All six episodes of this ABC political drama starring Deborah Mailman and Rachel Griffiths are now available to binge on iView. They’re well worth a watch, says Rochelle Siemienowicz: ‘This is the first TV series to use Mailman in a lead role, and boy does she run with it, depicting a woman who’s justifiably furious. She’s totally compelling as an Indigenous newcomer to Canberra, opposite Griffiths’ seasoned and duplicitous PM. Produced by Blackfella Films and directed by Rachel Perkins, this works well as both a thriller and as political commentary, and I’m very much looking forward to seeing where they take the story in Season 2.’
Total Control’s subplot about Aboriginal deaths in custody reminded us of this music video by rapper, comedian and political commentator Briggs. It was up for Best Video at this week’s Aria Awards, and though it lost out to Guy Sebastian, it’s a pertinent comment on white indifference to black deaths; all done with a light touch, dark humour and a dreamy feelgood melody. Take a look and a listen:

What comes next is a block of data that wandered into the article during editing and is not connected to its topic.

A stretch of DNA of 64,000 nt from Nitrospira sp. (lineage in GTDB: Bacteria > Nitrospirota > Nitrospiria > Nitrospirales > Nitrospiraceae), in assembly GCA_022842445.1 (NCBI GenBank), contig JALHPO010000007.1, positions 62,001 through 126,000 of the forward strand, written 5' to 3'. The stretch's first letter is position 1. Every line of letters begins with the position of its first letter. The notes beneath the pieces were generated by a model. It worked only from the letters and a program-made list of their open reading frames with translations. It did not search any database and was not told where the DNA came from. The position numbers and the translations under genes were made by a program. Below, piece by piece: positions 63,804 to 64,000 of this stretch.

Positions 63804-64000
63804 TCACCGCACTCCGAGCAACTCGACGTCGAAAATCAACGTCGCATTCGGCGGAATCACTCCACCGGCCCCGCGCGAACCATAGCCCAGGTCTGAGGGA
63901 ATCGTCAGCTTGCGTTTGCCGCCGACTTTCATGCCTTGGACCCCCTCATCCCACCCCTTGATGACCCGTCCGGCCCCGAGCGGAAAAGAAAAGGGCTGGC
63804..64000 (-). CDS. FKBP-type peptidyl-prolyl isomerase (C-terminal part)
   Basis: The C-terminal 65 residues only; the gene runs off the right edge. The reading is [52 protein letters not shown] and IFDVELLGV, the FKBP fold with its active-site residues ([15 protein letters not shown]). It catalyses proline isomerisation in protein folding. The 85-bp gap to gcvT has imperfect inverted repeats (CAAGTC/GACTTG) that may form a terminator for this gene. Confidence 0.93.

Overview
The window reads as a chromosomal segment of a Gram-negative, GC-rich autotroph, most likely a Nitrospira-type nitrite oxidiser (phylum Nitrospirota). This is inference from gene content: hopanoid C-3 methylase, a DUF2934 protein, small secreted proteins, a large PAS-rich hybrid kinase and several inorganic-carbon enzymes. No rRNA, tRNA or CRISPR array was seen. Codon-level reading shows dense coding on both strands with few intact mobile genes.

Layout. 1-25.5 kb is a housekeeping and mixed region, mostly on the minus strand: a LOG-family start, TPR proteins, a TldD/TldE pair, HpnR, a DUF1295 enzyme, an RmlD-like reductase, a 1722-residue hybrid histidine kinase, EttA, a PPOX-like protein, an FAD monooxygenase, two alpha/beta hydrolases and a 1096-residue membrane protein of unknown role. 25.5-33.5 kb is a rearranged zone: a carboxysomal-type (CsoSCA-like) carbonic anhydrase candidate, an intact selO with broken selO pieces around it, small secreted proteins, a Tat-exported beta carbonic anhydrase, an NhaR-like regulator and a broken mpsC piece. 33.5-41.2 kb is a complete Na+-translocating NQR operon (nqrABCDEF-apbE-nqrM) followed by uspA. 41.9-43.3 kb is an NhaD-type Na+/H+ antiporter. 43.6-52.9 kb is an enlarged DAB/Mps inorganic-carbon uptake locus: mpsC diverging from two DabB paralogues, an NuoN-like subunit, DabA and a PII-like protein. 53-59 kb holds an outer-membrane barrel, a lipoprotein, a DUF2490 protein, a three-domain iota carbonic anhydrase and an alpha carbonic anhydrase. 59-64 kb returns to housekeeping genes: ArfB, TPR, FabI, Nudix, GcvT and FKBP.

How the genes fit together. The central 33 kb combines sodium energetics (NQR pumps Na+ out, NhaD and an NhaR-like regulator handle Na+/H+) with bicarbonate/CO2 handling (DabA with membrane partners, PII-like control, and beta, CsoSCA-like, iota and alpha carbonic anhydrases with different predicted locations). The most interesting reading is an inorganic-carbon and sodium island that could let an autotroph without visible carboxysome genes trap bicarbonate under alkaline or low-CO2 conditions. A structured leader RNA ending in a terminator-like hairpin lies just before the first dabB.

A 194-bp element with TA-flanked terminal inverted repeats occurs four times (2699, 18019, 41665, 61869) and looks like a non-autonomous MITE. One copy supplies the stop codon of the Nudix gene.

Screenhub’s Jini Maxwell recommends this game, Donut County, available on Switch, Playstation 4, Xbox, PC and mobile, as well as on iOS, where they’ve been playing it. ‘The premise is simple: a new doughnut start-up has moved into town, but when you order a doughnut through the app, they send a hole in the ground instead. Slowly, these holes are swallowing up the whole town. It makes a wry commentary on gentrification in Silicon Valley which is carried by snappy writing and playful dialogue, but it’s also just a really fun game: manoeuvring the holes around; watching the story unfold; solving puzzles; and unlocking interactions in Donut County’s candy-bright world. The soundtrack is also really bright, and a couple of times the dialogue has made me laugh out loud. It’s a really fun, satisfying way to spend a commute, or just a relaxed afternoon.’